Limited Brands Inc. and Macy’s Inc. (M) posted November same-store sales that topped analysts’ estimates as Thanksgiving weekend deals drew record crowds, while stores that missed out on the shopping blitz trailed expectations.
Sales at Limited Brands, operator of the Victoria’s Secret lingerie chain, climbed 7 percent, beating the average projection for a 4.9 percent gain from analysts surveyed by researcher Retail Metrics Inc. Macy’s posted a 4.8 percent increase in same-store sales, topping the 4.1 percent estimate.
Some retailers are getting a sales lift from shoppers that leaped at holiday discounts to buy gifts for others and treat themselves, while chains such as Kohl’s Corp. (KSS) and Target Corp. (TGT) failed to take advantage of the pent-up demand. Consumers spent a record $52.4 billion during Thanksgiving weekend, 16 percent more than last year, the National Retail Federation has said.
Same-store sales for the more than 20 companies tracked by Swampscott, Massachusetts-based Retail Metrics rose a combined 3.2 percent, topping the estimate for a 3.1 percent increase.
Sales at Saks Inc., the luxury department store based in New York, increased 9.3 percent in November, exceeding the estimate of 5.9 percent, the company said in a statement today.
‘People Were Excited’
“What you saw on Black Friday is people were excited early,” Chief Executive Officer Steve Sadove said in a Bloomberg Television interview today. Luxury consumers continue to spend on the most expensive items, such as fine jewelry and exotic-skin handbags, he said. The direction of the stock markets will be key to sales for the remainder of the holiday season, he said.
Limited climbed 0.7 percent to $42.61 at the close in New York. Macy’s fell 0.5 percent to $32.16. The Standard & Poor’s 500 Retailing Index gained 0.4 percent.
Kohl’s reported sales that declined 6.2 percent, trailing the average estimate for a 2.1 percent gain. Monthly sales for the Menomonee Falls, Wisconsin-based company were “disappointing,” CEO Kevin Mansell said in a statement.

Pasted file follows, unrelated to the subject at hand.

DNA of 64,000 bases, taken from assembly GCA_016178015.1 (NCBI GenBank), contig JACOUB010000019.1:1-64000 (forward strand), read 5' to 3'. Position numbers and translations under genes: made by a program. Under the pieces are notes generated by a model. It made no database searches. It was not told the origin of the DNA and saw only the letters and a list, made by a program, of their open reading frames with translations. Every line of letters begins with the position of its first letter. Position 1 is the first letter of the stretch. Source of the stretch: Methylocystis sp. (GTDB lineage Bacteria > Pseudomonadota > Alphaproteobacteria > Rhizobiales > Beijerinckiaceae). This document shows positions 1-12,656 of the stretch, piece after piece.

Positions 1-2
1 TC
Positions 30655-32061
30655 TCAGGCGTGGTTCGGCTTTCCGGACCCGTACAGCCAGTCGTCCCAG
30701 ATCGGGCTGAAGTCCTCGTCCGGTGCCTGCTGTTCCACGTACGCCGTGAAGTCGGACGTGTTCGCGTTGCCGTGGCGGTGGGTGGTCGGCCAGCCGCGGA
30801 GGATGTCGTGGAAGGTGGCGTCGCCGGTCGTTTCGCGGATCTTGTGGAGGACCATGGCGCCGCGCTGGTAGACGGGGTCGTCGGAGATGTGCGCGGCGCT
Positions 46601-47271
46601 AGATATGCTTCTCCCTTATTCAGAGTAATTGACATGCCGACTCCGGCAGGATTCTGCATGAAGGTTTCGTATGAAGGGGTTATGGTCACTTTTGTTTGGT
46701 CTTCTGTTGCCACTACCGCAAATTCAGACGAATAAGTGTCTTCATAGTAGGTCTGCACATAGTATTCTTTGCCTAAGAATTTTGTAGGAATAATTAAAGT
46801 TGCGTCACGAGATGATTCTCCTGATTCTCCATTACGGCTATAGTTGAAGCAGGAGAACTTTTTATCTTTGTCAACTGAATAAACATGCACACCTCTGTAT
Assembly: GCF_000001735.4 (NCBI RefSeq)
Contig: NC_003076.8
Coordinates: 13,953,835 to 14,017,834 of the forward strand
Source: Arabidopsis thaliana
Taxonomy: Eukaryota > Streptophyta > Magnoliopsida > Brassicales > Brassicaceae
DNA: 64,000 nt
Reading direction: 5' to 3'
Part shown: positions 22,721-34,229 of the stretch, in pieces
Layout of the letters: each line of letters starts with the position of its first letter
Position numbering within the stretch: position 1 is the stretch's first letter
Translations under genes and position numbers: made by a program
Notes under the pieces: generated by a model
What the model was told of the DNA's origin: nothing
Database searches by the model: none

Target, the second-largest discount chain in the U.S., reported sales gained 1.8 percent, trailing the estimate for a 2.9 percent increase. CEO Gregg Steinhafel said in a statement that Minneapolis-based Target had trouble living up to a “strong performance” last year.
Kohl’s tumbled 6.4 percent to $50.37, while Target fell 1 percent to $52.15.
Shoppers may have been attracted to the promotions for higher-end items and shied away from some discounters, said David Bassuk, head of the global retail practice at consultant AlixPartners.
“Sixty percent off a high-ticket item is a lot more money in their pocket than 60 percent off a low-cost item,” Bassuk said in a telephone interview from New York. Many shoppers felt they could wait to make their mid-tier purchases later, he said.
Limited Brands also said it would pay a $2 special dividend to shareholders on Dec. 23. Victoria’s Secret, Columbus, Ohio-based Limited Brands’ largest chain, reported November sales climbed 11 percent, beating the average estimate for a 6.3 percent gain.
“Black Friday through Cyber Monday has become an increasingly important part of the holiday shopping season, and I am pleased with our results for the weekend,” CEO Leslie Wexner said in an e-mail.
Sales at Cincinnati-based Macy’s were aided by strong Black Friday sales, CEO Terry Lundgren said in a statement today.
Consumers had put off their own shopping to wait for expected heavy holiday promotions, the Washington-based NRF said. Shoppers spent $398.62 on average, compared with $365.34 a year earlier, the NRF said. A record 226 million people went shopping during the Thanksgiving weekend, compared with 212 million last year.
Consumer spending, which accounts for about 70 percent of the economy, grew at a 2.3 percent annual rate in the third quarter, the fastest pace of 2011, the Commerce Department said Nov. 22.
Most chains count locations open at least a year to tabulate same-store sales. The revenue is a key indicator of a retailer’s growth because new and closed sites are excluded.
The strong Black Friday sales are unlikely spur momentum during the holiday season, Cohen said in a telephone interview before today’s results.
“Just because the deals are good doesn’t mean that consumers have a bigger paycheck or more money in the bank to spend,” Cohen said.
To contact the editor responsible for this story: Robin Ajello at email@example.com